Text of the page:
Tag Archives: litigation

In Minnesota, Amendments to the Rules of Civil Procedure Highlight Proportionality

On February 4, 2013, the Supreme Court of the State of Minnesota adopted amendments to the Rules of Civil Procedure, including those affecting discovery.  Of particular note were amendments to Rules 1 and 26.  Specifically (and significantly), Rule 1 was amended to state that it is the responsibility of the parties and the court to assure proportionality throughout the litigation.  Accordingly, Rule 1 now states (new language is underlined):

These rules govern the procedure in the district courts of the State of Minnesota in all suits of a civil nature, with the exceptions stated in Rule 81.  They shall be construed and administered to secure the just, speedy, and inexpensive determination of every action.

It is the responsibility of the court and the parties to examine each civil action to assure that the process and the costs are proportionate to the amount in controversy and the complexity and importance of the issues.  The factors to be considered by the court in making a proportionality assessment include, without limitation: needs of the case, amount in controversy, parties’ resources, and complexity and importance of the issues at stake in the litigation.

Similarly, in addition to other significant amendments to Rule 26, Rule 26.02(b) has been amended to require that the scope of discovery “comport with the factors of proportionality, including without limitation, the burden or expense of the proposed discovery weighed against its likely benefit, considering the needs of the case, the amount in controversy, the parties’ resources, the importance of the issues at stake in the action, and the importance of the discovery in resolving the issues.”  While such limitations to discovery were previously acknowledged, the amended rule more strongly emphasizes the importance of proportionality.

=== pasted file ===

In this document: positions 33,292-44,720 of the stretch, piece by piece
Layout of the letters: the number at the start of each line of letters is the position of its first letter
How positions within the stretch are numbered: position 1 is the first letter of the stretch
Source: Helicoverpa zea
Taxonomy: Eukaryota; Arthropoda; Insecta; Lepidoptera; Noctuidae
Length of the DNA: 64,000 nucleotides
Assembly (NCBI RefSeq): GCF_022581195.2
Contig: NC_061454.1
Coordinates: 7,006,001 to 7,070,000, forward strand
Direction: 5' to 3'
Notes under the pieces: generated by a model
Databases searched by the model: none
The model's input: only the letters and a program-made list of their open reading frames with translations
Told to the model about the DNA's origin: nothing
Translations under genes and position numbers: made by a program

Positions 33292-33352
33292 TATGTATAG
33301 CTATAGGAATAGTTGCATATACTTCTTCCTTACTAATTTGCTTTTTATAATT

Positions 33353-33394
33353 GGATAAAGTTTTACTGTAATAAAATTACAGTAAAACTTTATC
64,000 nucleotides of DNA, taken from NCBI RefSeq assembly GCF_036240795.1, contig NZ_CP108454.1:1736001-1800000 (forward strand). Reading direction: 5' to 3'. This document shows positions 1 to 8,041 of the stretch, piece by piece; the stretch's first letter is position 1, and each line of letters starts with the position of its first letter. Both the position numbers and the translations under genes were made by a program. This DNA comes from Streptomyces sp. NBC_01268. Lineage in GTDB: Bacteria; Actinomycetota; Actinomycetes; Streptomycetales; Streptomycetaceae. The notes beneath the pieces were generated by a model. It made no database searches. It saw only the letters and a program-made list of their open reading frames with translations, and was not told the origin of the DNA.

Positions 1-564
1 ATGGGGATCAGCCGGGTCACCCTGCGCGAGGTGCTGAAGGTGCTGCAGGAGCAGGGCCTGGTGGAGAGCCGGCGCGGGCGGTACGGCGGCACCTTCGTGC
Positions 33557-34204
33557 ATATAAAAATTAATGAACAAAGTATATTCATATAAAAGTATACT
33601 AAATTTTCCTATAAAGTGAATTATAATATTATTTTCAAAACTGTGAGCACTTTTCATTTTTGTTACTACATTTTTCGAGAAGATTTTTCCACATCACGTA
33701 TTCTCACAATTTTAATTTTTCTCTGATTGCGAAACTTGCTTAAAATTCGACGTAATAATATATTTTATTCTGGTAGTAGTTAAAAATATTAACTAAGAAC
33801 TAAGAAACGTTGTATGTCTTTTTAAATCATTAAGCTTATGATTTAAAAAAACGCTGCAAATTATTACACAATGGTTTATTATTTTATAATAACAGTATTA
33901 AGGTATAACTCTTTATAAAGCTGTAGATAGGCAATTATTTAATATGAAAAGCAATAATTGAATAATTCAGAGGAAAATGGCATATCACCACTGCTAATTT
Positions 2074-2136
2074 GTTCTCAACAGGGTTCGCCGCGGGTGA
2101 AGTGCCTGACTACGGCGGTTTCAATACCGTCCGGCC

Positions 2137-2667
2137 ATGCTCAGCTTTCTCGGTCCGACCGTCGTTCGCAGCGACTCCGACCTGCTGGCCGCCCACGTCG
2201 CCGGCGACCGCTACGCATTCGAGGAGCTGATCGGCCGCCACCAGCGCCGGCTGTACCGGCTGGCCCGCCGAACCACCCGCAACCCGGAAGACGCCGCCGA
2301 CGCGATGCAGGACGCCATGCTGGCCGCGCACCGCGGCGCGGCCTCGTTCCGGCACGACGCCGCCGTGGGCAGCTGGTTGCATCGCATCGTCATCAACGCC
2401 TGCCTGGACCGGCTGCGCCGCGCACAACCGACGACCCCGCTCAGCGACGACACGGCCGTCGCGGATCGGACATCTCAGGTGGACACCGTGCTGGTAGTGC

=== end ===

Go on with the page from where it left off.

Significant amendments to other rules were also adopted.  Notably, an order attaching “corrective amendments” was entered several days later.  Those orders are available HERE and HERE.  The newly adopted amendments become effective July 1, 2013.

via In Minnesota, Amendments to the Rules of Civil Procedure Highlight Proportionality : Electronic Discovery Law.

Advertisements

Leave a comment

Filed under courts, discovery, District Court, electronic discovery, Judges, legal decision, Minnesota, rules, sanctions

ERISA – changing the reason for denial not allowed

I came across this interesting ERISA cases.  In both cases, the court held that the claims administrator could just not change the reason for denying the benefits.

In both of these cases, the courts ultimately held that the record and the basis for denying benefits were effectively frozen and could not be changed at a later time.

In Rossi v. Precision Drilling Oilfield Servs. Corp. Employee Benefits Plan, 11-50861 (5th Cir. 2013), the Fifth Circuit Court of Appeals held that the claims administrator was not allowed to change the basis for a denial of benefits during the internal appeal.